Lunch B12: After eating lunch, take 5,000 to 10,000 mcg of a methyl-B12 supplement.  Yerba Mate: If you need it (2 cups max). Avoid having caffeine (from coffee or mate) after 4 pm.


Magnesium: Take 300 to 500 mg of magnesium after dinner.

Day 4 Repeat Day 3 Protocol
Day 5 Morning

Coffee/Yerba Mate: Have ½ cup of coffee, and 1 to 2 cups of yerba mate.


Lunch B12: After eating lunch, take 5,000 to 10,000 mcg of a methyl-B12 supplement.  Yerba Mate: If you need it (1 cup). Avoid having caffeine (from coffee or mate) after 4 pm.


Magnesium: Take 300 to 500 mg of magnesium after dinner.

Day 6 Repeat Day 5 Protocol
Day 7 Morning

Coffee/Yerba Mate: Have 1 to 2 cups of yerba mate. No coffee.


Lunch B12: After eating lunch, take 5,000 to 10,000 mcg of a methyl-B12 supplement.  Yerba Mate: If you need it (1 cup). Avoid having caffeine (from coffee or mate) after 2 pm. 


Magnesium: Take 300 to 500 mg of magnesium after dinner.

II. Take a break! After giving my 7-Day Coffee Wind Down a try, see if you can take a week off from caffeine completely. This will allow your body a chance to fast fully and reset from any dependency. Do this a couple of times a year and always remember to drink plenty of water while you cleanse your system. 

Try This: 

  1. During your caffeine break, switch to an organic decaffeinated coffee. It’s important to choose a quality decaffeinated coffee that doesn’t go through a harsh chemical treatment to strip its caffeine. Many coffee brands use methylene chloride (an active ingredient in paint thinner) to decaffeinate coffee. My friend Dave Asprey’s Bulletproof Original Decaf Coffee is one of the cleanest I’ve seen on the market. I recommend it to anyone looking to take a caffeine break, but still wants that satisfying sensory experience that coffee brings.
  2. Mushroom coffee. When taking a break from caffeine entirely, it’s nice to replace it with something just as good. Four Sigmatic’s Lion’s Mane Instant Mushroom Coffee is a quick and easy caffeine-free coffee alternative that satisfies my senses while still giving me that coffee mouthfeel and a little pep in my step.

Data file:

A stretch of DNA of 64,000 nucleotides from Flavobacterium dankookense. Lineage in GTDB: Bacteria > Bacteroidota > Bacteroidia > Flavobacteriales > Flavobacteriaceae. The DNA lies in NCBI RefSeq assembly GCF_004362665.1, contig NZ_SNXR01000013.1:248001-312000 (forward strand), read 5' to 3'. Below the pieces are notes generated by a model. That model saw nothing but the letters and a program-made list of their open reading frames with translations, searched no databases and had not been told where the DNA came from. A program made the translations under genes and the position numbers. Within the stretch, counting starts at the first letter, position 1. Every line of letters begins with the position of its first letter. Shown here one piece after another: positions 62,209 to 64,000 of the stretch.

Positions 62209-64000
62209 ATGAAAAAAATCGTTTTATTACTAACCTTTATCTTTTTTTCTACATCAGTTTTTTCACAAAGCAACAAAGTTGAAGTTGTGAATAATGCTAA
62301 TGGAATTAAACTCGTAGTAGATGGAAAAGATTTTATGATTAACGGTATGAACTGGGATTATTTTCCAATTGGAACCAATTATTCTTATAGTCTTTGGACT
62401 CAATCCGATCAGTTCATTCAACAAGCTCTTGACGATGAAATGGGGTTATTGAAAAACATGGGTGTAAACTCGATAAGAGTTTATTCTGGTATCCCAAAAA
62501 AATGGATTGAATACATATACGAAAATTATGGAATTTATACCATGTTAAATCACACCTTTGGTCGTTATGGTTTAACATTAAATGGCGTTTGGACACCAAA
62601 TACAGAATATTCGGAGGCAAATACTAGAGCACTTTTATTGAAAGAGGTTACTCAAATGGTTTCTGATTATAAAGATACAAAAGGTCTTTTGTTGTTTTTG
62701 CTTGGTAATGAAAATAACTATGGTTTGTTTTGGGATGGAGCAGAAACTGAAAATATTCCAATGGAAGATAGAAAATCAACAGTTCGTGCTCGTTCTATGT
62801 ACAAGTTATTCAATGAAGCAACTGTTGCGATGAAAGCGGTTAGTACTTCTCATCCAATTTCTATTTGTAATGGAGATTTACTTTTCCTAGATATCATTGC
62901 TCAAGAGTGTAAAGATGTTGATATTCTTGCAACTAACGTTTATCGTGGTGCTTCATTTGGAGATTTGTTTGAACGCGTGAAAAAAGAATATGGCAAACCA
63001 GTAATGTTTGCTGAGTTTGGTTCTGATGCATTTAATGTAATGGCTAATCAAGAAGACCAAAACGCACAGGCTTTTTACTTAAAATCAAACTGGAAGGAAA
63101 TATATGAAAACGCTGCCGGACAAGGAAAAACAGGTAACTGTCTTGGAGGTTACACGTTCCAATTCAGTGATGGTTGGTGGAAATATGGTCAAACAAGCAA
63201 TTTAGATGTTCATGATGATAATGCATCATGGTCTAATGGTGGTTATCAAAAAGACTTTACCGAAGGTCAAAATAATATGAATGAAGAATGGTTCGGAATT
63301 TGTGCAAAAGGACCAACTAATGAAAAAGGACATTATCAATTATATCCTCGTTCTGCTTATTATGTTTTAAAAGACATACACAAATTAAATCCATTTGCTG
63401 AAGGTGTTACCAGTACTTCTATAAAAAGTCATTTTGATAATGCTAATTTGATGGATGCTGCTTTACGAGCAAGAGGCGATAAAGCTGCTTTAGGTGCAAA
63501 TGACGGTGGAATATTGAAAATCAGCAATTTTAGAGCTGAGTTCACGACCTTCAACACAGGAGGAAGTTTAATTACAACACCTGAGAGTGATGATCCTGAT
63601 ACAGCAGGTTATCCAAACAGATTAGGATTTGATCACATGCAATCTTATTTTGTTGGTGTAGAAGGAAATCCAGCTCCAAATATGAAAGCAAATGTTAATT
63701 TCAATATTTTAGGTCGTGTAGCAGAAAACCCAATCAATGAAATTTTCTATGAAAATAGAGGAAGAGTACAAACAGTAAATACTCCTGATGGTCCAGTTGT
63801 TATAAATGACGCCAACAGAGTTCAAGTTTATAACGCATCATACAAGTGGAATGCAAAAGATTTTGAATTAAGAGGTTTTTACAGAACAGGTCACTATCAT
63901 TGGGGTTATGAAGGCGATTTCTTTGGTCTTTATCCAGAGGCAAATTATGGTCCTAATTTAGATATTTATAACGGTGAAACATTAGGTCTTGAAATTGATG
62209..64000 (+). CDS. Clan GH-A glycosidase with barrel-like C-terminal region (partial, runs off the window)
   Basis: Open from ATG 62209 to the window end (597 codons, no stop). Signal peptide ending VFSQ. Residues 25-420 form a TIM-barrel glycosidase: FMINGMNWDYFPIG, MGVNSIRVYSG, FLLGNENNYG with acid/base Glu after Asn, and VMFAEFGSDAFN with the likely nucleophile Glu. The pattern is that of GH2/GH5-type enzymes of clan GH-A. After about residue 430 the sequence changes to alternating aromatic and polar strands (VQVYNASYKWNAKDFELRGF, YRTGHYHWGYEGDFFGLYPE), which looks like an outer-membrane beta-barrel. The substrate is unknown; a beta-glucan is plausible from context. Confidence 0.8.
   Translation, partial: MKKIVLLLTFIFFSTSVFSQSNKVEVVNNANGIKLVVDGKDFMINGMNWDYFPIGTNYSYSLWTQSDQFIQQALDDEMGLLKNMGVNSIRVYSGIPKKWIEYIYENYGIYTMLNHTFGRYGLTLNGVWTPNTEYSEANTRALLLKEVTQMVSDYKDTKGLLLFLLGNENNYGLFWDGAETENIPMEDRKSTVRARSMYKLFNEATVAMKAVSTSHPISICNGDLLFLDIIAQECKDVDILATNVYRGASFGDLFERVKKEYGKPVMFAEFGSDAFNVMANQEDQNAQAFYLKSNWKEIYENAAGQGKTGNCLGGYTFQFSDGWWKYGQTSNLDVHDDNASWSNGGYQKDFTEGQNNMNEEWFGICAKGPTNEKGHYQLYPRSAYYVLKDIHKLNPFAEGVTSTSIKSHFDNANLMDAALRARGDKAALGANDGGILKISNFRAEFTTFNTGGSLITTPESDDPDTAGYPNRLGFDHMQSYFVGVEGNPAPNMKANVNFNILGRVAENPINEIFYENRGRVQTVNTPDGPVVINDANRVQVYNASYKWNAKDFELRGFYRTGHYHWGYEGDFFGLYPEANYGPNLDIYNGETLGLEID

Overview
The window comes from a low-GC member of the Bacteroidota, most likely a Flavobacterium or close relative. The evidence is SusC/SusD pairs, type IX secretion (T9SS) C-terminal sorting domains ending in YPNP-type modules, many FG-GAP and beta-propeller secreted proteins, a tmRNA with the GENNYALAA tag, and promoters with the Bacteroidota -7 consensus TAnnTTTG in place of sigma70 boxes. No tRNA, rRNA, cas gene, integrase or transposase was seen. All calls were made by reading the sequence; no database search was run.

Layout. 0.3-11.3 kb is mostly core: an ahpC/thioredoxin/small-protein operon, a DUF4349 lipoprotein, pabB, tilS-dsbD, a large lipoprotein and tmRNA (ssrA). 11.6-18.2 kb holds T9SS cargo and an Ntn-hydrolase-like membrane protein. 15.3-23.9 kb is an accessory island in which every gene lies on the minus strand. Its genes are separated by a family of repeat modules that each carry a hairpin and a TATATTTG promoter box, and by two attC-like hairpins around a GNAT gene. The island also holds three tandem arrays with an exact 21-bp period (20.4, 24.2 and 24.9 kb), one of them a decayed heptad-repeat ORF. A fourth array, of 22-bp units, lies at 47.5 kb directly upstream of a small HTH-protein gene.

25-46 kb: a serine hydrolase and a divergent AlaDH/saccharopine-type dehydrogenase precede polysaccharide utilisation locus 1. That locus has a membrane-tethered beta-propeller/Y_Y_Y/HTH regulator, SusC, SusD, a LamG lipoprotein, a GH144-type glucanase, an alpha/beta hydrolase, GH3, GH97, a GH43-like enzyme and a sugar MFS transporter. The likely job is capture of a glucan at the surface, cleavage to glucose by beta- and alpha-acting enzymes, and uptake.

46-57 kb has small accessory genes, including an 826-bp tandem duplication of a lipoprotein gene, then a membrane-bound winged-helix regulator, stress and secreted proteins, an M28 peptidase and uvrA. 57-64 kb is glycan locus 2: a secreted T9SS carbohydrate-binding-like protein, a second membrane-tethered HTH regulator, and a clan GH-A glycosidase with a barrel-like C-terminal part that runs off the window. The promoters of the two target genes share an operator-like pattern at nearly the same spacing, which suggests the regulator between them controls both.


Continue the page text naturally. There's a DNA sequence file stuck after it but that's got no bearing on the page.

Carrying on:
III. Replenish. It’s critical to make sure you’re replenishing your body with electrolytes, especially coming off drinking caffeine without any breaks. Drinking lots of coffee causes us to have to go to the bathroom frequently, and with this loss of water comes depletion of sodium, potassium, and magnesium (27)(37). When we stop drinking coffee we might suffer from withdrawal symptoms (headache, chills, irritability) because we’re lacking vital nutrients. Make sure you replenish what you lost to curb any major caffeine withdrawal symptoms and promote the proper functioning of your cells. 

Try This:

  1. Filtered water with fresh lemon or lime juice and a pinch of salt. This is a tasty way to incorporate electrolytes without drinking a sugary sports drink. I use Redmond Real Salt because it doesn’t have microplastics and does contain added trace minerals.
  2. BodyBio E-Lyte Concentrate of Pure Electrolytes. My business partner and friend Dr. Mark Hyman swears by this! E-Lyte’s proprietary blend of purified water, potassium, sodium, and magnesium mimics the body’s natural electrolyte levels for optimal hydration, replenishment, and energy. It also has 0 g of sugar and no artificial sweeteners, which is tough to come by in an electrolyte drink!

We are a nation that runs on coffee, but let’s not allow that coffee to run us! Research shows that the phytonutrients and antioxidants in coffee and tea are beneficial for our health, but we can’t use this as leverage to turn a blind eye to how much of it we’re consuming. The last thing we want to do is mask any underlying issues that need attention, or worsen a dysfunctional HPA axis that needs to be reset.

I want to be completely clear, I’m a huge fan of coffee! I enjoy it freely and look forward to having it in the mornings with my fiancé. However, I’m an even bigger fan of throwing some grit into my life.

Even though taking a one week coffee break a couple of times a year sounds like a tough thing to do, it’s an opportunity—for a short period of time—to overcome something difficult and come out stronger, with better health and happiness because of it. 

Try my 7-Day Coffee Wind Down Protocol to cut back on your caffeine intake. Remember, if you’re drinking more than two cups of coffee (or equivalent caffeinated beverage) per day, it’s best to take it slow and wind down your intake at a gradual pace. Supplementing with vitamin B12, magnesium, and B vitamins will support your brain and nervous system as you come off of it. After you’ve successfully completed my 7-Day Coffee Wind Down, try kicking caffeine completely for a week, and see how you feel. You might notice a change in your mood, sleep, or natural energy levels. 

If you tried my Protocol this week, I’d love to hear from you! Text me your feedback at 302-200-5643.

In health and gratitude,
Dhru Purohit